Sunday, July 12, 2009

Supreme Court Considerations

John 8:7 "If any one of you is without sin, let him be the first to throw a stone at her."

The process of selecting a Supreme Court justice, who serves on the bench for life, is critical to our nation’s health and stability. It’s one of those things we simply must get right. Maybe because the pressure to get it right is so great, we always seem to get a little crazy when that time comes around, although we’re not always crazy in the same way.

A couple of decades ago we wanted our justices to have no personal opinions at all. Then over the last decade it shifted and we insisted they have partisan preferences so they could qualify to replace either a liberal or conservative judge who came before them. Now there’s a new brand of craziness and people are questioning whether it is appropriate to look for a Supreme Court justice with empathy. Hello? Isn’t that the difference between administering the law and administering justice?

Because one of the main Scriptural metaphors for God is that of a judge, and because biblical leaders were also generally called upon as judges, people of faith have an interest in these matters—or should. The best-known Old Testament judgment is the case of the two women claiming to be the mother of a single baby, a case that was brought to King Solomon.

In a case hailed forever after as a sign of Solomon’s wisdom, Solomon uses his experience of a mother’s love to decide the case. He orders that the child be cut in half, with half a baby given to each. When one of the women cried out to spare the child and give it to the other woman, Solomon knew he had the real mother and gave the child to her. One example of empathy at work, resulting in justice.

We only see Jesus acting formally as a judge once, in the opening verses of John 8. A woman has been caught in the act of adultery (although oddly enough they could only manage to bring the woman and not the man for judgment) and the Pharisees bring her to Jesus to judge, reminding him that the punishment dictated by the law is death by stoning. Jesus makes his judgment based on his ability to connect with and understand people—empathy. More than that, he brings about justice by calling those present to empathize with the woman as well. They are all reminded of their own sins and only those who have no sin are allowed to administer what the law requires.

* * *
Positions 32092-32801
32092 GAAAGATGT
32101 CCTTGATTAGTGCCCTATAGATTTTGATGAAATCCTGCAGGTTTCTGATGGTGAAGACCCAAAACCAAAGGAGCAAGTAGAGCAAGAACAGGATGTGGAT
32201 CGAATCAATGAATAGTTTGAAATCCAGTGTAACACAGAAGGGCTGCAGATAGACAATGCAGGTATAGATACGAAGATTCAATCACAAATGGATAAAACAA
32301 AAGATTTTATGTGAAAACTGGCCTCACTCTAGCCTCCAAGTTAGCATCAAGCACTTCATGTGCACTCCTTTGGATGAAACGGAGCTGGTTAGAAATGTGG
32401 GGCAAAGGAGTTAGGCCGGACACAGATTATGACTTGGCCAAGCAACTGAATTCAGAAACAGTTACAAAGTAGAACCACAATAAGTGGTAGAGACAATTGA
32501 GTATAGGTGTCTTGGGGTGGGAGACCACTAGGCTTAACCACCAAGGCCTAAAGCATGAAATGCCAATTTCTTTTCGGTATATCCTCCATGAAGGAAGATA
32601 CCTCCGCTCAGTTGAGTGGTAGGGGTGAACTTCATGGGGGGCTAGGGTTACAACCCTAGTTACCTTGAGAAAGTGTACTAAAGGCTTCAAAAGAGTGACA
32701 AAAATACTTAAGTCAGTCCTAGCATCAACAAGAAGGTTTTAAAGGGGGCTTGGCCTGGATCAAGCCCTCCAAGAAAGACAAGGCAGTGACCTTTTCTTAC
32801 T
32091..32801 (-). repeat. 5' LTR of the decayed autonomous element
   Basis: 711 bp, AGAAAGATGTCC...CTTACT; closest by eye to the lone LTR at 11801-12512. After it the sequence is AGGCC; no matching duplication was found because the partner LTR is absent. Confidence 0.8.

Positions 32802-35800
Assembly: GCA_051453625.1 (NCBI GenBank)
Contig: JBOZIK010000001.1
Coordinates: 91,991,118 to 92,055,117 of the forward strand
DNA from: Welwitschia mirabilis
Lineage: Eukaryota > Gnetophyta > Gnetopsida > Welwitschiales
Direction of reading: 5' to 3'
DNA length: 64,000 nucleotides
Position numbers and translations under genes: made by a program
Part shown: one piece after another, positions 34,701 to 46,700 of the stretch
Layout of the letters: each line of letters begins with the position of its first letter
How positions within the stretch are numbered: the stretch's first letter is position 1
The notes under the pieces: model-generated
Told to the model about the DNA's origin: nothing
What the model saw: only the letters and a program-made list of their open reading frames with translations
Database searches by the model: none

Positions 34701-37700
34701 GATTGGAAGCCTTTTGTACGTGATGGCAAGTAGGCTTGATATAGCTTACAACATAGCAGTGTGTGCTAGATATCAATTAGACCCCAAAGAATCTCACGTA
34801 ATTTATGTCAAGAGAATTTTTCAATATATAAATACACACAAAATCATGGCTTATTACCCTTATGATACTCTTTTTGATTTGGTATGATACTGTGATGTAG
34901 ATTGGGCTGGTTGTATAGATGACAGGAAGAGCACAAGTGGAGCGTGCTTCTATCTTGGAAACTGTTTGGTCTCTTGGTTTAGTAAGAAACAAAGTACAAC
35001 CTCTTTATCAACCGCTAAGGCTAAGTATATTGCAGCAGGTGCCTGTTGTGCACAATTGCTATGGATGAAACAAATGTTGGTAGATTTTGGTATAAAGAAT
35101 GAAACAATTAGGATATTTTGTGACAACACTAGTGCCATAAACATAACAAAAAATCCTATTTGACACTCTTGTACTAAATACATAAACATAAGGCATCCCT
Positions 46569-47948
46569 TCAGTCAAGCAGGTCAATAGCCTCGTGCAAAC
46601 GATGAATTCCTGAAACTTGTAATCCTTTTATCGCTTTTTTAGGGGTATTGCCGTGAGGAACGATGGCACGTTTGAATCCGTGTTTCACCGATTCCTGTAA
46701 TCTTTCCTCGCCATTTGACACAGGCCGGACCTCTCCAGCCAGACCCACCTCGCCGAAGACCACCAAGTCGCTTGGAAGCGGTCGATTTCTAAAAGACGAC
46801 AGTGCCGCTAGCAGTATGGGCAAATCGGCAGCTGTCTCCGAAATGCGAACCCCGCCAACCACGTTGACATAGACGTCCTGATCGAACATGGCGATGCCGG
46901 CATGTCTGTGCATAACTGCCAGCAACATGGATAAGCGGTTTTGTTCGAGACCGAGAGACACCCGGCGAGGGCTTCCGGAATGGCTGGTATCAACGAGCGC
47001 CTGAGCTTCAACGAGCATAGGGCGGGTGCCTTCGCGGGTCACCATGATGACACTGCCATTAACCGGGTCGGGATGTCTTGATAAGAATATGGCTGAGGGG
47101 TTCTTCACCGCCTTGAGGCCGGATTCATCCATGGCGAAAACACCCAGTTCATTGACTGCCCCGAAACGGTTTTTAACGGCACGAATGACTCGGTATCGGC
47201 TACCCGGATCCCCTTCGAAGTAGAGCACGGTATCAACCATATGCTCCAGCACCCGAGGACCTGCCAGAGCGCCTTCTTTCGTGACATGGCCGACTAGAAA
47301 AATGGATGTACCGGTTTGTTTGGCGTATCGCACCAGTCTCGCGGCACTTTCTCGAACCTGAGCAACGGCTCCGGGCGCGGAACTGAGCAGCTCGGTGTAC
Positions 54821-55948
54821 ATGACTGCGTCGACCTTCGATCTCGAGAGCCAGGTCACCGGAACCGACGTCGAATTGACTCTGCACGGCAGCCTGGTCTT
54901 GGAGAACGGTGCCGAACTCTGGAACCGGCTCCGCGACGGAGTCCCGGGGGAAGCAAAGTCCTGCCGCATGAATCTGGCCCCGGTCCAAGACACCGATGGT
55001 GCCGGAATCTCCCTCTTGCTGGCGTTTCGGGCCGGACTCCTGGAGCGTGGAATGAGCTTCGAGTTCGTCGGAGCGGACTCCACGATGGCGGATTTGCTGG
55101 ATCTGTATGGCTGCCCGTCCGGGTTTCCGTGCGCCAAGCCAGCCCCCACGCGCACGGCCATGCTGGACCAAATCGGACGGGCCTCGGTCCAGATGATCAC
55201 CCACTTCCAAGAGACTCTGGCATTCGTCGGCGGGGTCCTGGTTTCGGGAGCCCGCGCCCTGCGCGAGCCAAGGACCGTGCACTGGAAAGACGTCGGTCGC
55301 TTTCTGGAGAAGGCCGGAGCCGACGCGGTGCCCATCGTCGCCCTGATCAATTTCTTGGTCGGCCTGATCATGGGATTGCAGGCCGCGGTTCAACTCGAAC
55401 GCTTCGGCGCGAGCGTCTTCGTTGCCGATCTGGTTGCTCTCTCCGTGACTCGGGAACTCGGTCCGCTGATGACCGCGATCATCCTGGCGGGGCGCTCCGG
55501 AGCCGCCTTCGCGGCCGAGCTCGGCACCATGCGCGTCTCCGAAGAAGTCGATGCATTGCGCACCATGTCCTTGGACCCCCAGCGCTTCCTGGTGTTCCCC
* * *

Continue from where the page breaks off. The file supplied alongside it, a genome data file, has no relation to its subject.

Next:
It works, and nobody throws the first stone. Then Jesus, arguably the only one there who could have thrown a stone under the rule, does not. He recognizes her sin and tells her to shape up. But he lets her go, as the Pharisees had obviously already let the man go. What Jesus continually objected to in the Pharisees was their lack of empathy in administering the law. They were legalists, caring only about the technicalities of the law and not the broader concerns of justice. They were concerned with the letter of the law rather than its spirit.

The “Good News” of the New Testament is that our ultimate judge is Jesus and not the Pharisees. We get the guy with the empathy not the one with a literal interpretation of the law. There are plenty of legitimate questions to ask about a potential judge, for the Supreme Court or otherwise; but if empathy becomes an impediment to someone's selection, we could easily become a nation of Pharisees, leaving us all in danger of being stoned to death.

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